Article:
Change to casino self-ban advances in New Jersey

ATLANTIC CITY, N.J. (AP) - Gamblers could ban themselves from casinos or gambling websites without having to admit they have a problem under a bill that the New Jersey Assembly approved Thursday.

The state's voluntary self-exclusion lists permit people to sign up and request that they not be admitted to casinos or allowed to gamble online. But the law currently requires them to attest that they have a gambling problem.

The bill, passed by a 77-0 vote, would let people sign up for the lists without having to admit they are compulsive gamblers.

"This is simply another option for those who want to exclude themselves from New Jersey's gaming facilities, but don't want to concede a problem on an official document they fear may come back to haunt them down the road," said Assemblyman Troy Singleton, a Burlington County Democrat. "Gambling addiction is a disease, and if this can help some people overcome their problem, it's a step in the right direction."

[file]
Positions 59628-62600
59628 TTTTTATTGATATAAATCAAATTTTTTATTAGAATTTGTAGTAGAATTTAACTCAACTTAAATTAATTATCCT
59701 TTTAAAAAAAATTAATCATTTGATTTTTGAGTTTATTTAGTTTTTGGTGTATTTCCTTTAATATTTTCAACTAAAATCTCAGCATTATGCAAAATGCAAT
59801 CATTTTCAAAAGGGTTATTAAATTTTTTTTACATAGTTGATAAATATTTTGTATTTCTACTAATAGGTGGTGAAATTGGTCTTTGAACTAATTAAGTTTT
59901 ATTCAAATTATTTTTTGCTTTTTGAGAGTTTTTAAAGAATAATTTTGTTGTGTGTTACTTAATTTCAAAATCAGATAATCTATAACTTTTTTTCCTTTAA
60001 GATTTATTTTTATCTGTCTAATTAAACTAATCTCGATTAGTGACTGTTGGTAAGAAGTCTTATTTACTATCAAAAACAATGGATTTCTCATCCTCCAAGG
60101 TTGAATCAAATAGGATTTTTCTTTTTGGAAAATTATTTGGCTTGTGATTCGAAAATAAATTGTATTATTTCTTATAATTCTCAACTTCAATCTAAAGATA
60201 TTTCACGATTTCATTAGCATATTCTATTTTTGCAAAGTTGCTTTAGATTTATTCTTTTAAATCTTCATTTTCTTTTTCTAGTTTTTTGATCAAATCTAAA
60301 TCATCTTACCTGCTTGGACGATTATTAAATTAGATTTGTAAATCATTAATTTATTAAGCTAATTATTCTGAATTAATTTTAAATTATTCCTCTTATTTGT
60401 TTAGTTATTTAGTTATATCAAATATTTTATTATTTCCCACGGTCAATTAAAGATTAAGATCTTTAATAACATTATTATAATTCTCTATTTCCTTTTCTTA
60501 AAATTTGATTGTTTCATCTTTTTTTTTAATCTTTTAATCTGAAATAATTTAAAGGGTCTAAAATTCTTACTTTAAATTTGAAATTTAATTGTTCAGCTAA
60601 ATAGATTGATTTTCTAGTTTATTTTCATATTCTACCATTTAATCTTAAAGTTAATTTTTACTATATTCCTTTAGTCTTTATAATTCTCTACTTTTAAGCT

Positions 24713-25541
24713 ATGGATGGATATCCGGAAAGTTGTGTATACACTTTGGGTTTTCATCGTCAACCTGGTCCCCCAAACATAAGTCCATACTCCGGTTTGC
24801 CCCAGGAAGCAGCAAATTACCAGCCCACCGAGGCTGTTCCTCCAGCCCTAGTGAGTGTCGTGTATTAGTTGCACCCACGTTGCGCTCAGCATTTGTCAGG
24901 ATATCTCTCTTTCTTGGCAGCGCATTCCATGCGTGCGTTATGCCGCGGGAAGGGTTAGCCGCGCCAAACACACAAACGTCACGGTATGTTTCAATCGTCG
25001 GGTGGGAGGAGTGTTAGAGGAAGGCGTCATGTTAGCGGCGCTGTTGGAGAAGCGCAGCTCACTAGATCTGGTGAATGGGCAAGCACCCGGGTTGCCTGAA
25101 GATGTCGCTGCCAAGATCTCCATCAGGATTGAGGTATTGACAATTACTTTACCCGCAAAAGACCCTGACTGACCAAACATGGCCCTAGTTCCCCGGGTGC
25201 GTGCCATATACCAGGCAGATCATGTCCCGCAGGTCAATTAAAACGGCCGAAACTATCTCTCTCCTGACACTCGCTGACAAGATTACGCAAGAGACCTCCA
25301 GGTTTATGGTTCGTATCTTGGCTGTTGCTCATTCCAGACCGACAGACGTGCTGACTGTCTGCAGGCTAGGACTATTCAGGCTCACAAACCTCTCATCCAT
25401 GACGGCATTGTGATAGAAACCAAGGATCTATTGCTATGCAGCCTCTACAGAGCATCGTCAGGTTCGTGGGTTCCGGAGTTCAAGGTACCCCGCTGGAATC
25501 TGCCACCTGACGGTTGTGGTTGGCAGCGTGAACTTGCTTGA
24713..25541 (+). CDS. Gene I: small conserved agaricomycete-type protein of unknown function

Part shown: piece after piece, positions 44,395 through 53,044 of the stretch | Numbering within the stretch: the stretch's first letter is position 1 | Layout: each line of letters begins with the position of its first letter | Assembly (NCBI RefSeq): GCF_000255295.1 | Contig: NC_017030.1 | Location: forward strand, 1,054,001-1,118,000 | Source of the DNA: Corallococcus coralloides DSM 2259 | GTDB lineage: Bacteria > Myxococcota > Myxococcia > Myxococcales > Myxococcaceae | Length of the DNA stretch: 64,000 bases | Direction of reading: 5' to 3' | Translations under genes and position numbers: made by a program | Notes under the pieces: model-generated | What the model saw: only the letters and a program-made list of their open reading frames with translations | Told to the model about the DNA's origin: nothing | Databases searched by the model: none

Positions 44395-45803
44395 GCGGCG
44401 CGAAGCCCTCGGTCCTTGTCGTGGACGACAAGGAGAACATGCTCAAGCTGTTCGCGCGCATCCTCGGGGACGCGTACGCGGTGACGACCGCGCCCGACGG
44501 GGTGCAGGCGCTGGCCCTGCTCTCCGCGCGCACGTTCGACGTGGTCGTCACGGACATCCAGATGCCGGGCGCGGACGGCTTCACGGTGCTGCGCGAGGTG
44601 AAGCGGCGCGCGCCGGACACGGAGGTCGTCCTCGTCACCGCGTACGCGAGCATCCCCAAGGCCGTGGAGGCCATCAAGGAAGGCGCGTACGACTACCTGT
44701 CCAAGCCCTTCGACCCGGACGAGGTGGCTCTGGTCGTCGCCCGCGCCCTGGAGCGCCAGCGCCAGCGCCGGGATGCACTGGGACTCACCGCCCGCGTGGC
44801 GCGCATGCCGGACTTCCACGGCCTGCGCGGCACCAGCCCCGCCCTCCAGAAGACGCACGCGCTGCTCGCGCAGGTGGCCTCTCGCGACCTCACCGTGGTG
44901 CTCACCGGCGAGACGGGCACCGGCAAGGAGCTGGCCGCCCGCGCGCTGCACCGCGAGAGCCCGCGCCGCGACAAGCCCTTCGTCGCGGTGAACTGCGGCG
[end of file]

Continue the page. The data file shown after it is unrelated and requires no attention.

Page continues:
The change would take away some of the stigma of signing up for the list, said Donald Weinbaum, head of the state's Council on Compulsive Gambling. He had asked an Assembly committee to pass the bill last month, saying the state should not place any roadblocks in the path of people who are otherwise willing to get help for themselves.

The state lets people choose whether the bans are for one year, five years or life. There are 1,575 names on the two lists, one for casino gambling and the other for Internet gambling. Names on the list are not made public.

People wishing to add their names to the list must apply in person at the state Division of Gaming Enforcement offices in Atlantic City or Trenton, or at the offices of the New Jersey Racing Commission in Trenton or at the state's horse racing tracks.

The bill now goes to the state Senate, where a vote has yet to be scheduled.

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